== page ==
During his brief period out of office last fall, Israel’s current prime minister published an English-language memoir. Andrew Roberts writes in his review:
Most politicians’ autobiographies are turgid affairs. They tend to be written for the historical record, or for votes in the next election, or to prove that the author was always right about everything—three reliable avenues to literary failure. Because very often the authors’ successes were won as the result of negotiation and compromises in anonymous committee rooms and dingy back offices, their memoirs struggle to convey drama: long speeches are reproduced; debates over long-dead issues are reheated; readers yawn.
Then there is Benjamin Netanyahu’s autobiography, Bibi: My Story, which, as I realized around page 200, is not a politician’s autobiography at all, but an adventure story dressed up as one. It is a Tom Clancy novel written for a Tom Cruise movie adaptation, posing as a normal politician’s memoir. Yes, it has the photo of the author on the front cover and the requisite subtitle and the necessary width of a political memoir, but inside it is entirely different. Besides being a blood-and-guts page-turner more reminiscent of a film script than of the memoirs of Israel’s longest-serving prime minister, it also deserves a place as one of history’s great Zionist texts.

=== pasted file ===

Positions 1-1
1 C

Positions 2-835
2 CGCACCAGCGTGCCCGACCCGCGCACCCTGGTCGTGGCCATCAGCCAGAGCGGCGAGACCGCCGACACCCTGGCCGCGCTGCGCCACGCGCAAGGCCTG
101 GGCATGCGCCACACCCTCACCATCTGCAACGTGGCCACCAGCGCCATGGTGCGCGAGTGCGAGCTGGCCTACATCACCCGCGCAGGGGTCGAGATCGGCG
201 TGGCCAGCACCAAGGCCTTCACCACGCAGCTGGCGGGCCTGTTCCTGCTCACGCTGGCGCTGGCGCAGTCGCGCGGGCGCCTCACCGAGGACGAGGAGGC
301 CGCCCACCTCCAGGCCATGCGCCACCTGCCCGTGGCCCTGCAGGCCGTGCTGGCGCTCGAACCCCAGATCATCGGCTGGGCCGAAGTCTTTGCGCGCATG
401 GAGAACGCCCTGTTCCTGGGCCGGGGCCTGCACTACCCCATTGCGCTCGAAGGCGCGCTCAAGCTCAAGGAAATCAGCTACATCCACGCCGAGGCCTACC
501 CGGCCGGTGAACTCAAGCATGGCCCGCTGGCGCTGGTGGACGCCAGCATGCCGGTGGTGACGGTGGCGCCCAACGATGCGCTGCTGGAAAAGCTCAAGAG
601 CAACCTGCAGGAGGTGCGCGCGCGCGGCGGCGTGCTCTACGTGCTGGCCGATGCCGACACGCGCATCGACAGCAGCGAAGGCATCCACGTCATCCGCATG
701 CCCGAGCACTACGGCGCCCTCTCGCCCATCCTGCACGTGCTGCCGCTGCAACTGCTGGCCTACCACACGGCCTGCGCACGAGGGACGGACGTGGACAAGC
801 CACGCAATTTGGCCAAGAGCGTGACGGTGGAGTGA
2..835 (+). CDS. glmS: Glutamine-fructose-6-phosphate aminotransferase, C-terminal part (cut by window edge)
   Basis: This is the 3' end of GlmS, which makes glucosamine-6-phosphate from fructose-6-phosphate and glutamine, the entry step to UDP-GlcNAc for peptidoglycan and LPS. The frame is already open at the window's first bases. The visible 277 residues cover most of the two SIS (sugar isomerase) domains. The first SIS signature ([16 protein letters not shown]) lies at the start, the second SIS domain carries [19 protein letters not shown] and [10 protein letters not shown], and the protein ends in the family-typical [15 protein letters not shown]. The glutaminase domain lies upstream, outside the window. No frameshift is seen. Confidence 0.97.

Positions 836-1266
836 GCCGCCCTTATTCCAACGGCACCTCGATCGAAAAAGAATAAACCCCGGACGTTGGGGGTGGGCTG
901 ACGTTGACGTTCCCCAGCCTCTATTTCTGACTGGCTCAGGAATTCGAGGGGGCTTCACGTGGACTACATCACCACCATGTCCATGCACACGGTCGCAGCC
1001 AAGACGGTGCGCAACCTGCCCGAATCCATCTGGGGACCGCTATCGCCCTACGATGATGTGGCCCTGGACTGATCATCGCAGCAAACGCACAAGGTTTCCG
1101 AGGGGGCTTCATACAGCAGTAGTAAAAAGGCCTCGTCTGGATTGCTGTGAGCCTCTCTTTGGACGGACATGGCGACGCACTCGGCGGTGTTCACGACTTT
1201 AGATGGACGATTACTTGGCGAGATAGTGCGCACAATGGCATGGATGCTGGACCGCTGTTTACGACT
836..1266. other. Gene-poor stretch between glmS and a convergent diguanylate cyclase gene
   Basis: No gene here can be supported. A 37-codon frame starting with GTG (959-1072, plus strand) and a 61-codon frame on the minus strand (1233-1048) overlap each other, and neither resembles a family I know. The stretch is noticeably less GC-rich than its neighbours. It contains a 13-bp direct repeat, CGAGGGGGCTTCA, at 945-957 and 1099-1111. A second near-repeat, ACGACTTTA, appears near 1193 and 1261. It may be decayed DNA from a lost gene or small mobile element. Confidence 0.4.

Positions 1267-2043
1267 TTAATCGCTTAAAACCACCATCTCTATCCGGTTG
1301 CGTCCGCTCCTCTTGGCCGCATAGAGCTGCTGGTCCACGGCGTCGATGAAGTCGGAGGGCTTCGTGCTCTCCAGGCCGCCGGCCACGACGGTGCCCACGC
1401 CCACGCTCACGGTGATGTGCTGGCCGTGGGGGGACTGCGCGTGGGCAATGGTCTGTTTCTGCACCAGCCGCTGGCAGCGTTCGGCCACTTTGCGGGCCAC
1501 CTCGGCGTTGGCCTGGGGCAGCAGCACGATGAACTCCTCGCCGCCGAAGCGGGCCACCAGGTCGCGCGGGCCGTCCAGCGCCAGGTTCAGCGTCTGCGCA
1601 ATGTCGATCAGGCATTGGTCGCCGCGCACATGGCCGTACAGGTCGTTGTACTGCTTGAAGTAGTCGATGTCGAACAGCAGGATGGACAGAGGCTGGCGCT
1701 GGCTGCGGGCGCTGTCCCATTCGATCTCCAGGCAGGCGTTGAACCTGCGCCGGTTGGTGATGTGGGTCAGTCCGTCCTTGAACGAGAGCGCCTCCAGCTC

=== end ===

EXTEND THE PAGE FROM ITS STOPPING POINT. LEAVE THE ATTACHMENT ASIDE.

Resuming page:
It doesn’t take a psychologist to work out the essential truth about what drives Netanyahu: despite his achievements and longevity in office in the infamously tough bearpit of Israeli politics, he considers himself to be only the third most impressive member of his immediate family. For here is a man who is acutely conscious of having constantly to live up to the extremely high expectations of his father, Benzion, and brother Jonathan “Yoni” Netanyahu. Since both are dead, they cannot tell him whether he has succeeded or not. . . . The last time that I have encountered such filial piety in a book was in Winston Churchill’s two-volume biography of his father, Lord Randolph Churchill, who arguably did not deserve it, having been a beast to his son.